FIG. 2 is a graph showing the influence of the Al content on the corrosion rate and the minimum creep rate.

FIG. 3 is a graph showing the influence of the Sr content on the corrosion rate and the minimum creep rate.

FIG. 4 is a graph showing the influence of the Mm content on the corrosion rate and the minimum creep rate.

FIG. 5 is a graph showing the influence of the Al content on the corrosion rate and the minimum creep rate.

FIG. 6 is a graph showing the influence of the Ca content on the corrosion rate and the minimum creep rate.

FIG. 7 is a graph showing the influence of the Sr content on the corrosion rate and the minimum creep rate.

FIG. 8 is a graph showing the yield strength and the tensile strength of alloys of the invention obtained in tensile tests at elevated temperatures.

FIG. 9 is a graph showing the influence of Mm on the filling rate.

FIG. 10 is a graph showing the relationship between the average injection velocity and the filling rate in alloys of the invention.

DETAILED DESCRIPTION OF PREFERRED EMBODIMENTS

Primary, description will be made about the operations of the additional elements in the invention.

Al: Mass Percent 5% to 7%

Al hardly dissolves as a solid solution in an Mg matrix phase, but is condensed in front of concretions of primary Mg crystals. As a result, good fluidity can be obtained till Al forms eutectics with Mg or Ca. At this time, Al has a high melting point if it is lower than 5% by mass. Accordingly, the melting temperature in manufacturing or casting process of alloy ingot has to be increased so that workability deteriorates. On the other hand, if Al exceeds 7% by mass, intermetallic compounds increase so that the crack sensitivity during casting increases, and the corrosion resistance deteriorates. Therefore, the content of Al is limited to such a range. Incidentally, it is more preferable that the lower limit of the content of Al is set as 5.2% and the upper limit thereof is set as 6.8%.

Ca: Mass Percent 2% to 4%

Ca forms intermetallic compounds with Mg and Al, crystallized in network formation chiefly at crystalline interfaces. The intermetallic compounds operate as obstacles to upstrokes for dislocation so that the resistance to creep deformation is enhanced. At this time, if the addition of Ca are lower than 2% by mass, the effect is not sufficient. If the addition exceed 4% by mass, cracks are easily produced during casting. Accordingly, the content of Ca is limited to such a range. Incidentally, it is more preferable that the lower limit of Ca is set as 2.2% and the upper limit thereof is set as 3.8%.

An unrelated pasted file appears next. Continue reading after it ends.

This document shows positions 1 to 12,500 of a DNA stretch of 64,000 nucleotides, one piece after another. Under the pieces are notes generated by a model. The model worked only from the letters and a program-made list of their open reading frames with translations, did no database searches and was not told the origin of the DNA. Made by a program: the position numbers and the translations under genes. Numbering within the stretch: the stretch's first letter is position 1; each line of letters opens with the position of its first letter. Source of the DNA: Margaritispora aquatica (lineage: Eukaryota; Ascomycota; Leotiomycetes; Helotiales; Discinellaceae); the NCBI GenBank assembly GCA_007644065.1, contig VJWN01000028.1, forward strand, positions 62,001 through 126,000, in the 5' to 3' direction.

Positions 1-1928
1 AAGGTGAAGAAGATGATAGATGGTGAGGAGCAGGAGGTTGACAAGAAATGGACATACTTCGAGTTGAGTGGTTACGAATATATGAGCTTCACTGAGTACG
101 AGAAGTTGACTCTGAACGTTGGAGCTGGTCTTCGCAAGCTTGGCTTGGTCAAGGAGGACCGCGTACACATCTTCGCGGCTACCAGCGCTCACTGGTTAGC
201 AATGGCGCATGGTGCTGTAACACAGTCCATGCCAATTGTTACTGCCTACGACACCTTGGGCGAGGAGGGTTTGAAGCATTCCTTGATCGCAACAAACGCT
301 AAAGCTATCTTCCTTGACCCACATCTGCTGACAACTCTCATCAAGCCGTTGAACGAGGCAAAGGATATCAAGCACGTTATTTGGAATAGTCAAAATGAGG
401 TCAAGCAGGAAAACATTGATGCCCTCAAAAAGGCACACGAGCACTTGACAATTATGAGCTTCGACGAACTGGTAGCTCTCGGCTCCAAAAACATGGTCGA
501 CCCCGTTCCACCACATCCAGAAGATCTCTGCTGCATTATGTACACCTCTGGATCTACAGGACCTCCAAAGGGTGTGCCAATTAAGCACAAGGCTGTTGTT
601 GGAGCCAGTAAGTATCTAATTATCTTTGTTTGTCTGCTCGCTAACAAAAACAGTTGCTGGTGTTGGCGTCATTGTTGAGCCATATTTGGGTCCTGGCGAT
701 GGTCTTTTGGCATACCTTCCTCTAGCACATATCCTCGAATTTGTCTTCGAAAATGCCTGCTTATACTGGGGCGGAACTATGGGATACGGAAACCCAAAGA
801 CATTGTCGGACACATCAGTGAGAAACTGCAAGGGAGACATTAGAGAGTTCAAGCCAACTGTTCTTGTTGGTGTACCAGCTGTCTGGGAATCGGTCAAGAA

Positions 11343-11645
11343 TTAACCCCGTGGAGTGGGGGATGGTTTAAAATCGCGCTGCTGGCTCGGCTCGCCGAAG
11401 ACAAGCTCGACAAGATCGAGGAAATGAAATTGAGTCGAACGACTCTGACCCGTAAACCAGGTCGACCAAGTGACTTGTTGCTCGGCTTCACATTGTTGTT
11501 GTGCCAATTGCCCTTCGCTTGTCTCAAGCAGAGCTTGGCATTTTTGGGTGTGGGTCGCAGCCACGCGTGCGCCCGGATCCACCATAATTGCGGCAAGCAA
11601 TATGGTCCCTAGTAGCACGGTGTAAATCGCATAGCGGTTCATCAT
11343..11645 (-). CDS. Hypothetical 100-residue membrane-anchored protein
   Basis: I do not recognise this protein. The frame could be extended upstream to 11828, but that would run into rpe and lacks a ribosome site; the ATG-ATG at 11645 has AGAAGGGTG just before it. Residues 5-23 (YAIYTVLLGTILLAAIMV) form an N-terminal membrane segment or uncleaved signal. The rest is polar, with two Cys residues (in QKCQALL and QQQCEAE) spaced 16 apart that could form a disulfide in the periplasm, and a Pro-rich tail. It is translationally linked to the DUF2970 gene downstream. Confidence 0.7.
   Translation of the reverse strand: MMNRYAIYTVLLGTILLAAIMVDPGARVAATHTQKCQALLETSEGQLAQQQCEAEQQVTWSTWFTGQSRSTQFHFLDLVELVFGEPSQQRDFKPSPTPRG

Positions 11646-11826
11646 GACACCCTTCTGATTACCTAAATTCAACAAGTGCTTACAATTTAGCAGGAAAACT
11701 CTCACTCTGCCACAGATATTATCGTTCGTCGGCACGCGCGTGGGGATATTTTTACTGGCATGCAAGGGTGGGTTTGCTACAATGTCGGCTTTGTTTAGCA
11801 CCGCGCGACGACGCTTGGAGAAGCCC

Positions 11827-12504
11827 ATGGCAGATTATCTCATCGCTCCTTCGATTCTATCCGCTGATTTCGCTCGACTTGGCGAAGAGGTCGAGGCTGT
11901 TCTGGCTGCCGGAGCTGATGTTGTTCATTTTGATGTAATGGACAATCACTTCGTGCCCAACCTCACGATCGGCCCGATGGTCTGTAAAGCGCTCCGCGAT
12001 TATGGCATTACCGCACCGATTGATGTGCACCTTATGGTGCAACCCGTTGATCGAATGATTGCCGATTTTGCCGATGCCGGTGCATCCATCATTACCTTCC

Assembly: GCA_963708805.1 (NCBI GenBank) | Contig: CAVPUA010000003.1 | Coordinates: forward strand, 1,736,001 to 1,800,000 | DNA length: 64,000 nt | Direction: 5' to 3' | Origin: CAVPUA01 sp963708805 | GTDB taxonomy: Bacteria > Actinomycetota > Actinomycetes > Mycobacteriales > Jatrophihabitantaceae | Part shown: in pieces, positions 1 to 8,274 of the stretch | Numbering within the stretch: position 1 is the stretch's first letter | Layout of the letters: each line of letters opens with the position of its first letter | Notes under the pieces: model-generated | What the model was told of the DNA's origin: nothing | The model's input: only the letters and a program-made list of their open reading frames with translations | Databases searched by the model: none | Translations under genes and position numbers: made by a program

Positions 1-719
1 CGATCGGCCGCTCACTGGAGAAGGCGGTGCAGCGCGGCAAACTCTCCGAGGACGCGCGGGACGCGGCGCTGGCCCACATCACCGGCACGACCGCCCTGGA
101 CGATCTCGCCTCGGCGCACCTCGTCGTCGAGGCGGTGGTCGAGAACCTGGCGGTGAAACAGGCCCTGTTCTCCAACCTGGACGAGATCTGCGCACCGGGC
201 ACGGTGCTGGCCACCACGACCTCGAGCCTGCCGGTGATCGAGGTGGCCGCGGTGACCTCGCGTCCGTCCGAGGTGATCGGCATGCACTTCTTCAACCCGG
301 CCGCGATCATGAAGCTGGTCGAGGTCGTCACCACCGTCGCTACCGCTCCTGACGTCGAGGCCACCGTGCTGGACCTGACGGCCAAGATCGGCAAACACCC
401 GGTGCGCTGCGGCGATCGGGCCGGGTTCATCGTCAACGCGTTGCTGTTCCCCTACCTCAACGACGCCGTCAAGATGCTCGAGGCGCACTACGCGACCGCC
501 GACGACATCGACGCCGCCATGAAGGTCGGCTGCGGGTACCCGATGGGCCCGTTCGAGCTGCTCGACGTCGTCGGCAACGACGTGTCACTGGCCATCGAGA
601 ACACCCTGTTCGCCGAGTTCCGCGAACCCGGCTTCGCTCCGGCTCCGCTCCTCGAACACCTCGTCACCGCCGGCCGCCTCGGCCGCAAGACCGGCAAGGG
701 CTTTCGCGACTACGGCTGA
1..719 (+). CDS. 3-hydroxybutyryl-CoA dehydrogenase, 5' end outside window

Mn: Mass Percent 0.1% to 0.8%

Mn forms an intermetallic compound with Al. Accordingly, Fe which is an impurity element is dissolved as a solid solution. Thus, the deterioration of corrosion resistance is restrained. At this time, if the content of Mn is lower than 0.1% by mass, the effect is not sufficient. If the content of Mn exceeds 0.8% by mass, the yield ratio of melting deteriorates. Accordingly, the content of Mn is limited to such a range. Incidentally, it is more preferable that the lower limit of Mn is set as 0.2% and the upper limit thereof is set as 0.6%.

Rare Earth Elements: Mass Percent 0.1% to 0.6%

Rare earth elements form intermetallic compounds with Al, improving the corrosion resistance dramatically. At this time, if the content of rare earth elements is lower than 0.1% by mass, sufficient corrosion resistance cannot be obtained. If the content of rare earth elements exceeds 2.0% by mass, the yield ratio of melting deteriorates. In addition, the creep resistance is improved on a large scale if 0.1% by mass of rare earth elements is added. However, if 1% or more by mass of rare earth elements are added, the properties deteriorate. Further, if the content of rare earth elements exceeds 0.5% by mass, the fluidity deteriorates due to the increase of the content of rare earth elements. However, if Sr which will be described later is added, deterioration in formability caused by the addition of rare earth elements is improved. Thus, if the content of rare earth elements is not higher than 0.6% by mass, good formability is secured. Incidentally, as such rare earth elements, one member selected from the group of rare earth elements may be added, or two or more members selected from the group of rare earth elements may be added. Further, rare earth elements may be added in the form of mish metal.

Sr: 0.001% to 0.05% Mass Percent

Sr added slightly is dissolved as a solid solution in crystallized materials at crystalline interfaces. The Sr solid solution has an effect to improve the corrosion resistance while keeping creep properties superior. In addition, it was found out that added Sr could recover the deteriorated fluidity caused by the addition of rare earth elements exceeding 0.5% by mass. At this time, if Sr is lower than 0.001% by mass, the recovery of the deteriorated corrosion resistance and fluidity is not sufficient. If Sr exceeds 0.05% by mass, the yield ratio of melting Sr into molten metal deteriorates.

  • Si: not higher than mass percent 0.01%
  • Zn: not higher than mass percent 0.01%
  • Cu: not higher than mass percent 0.008%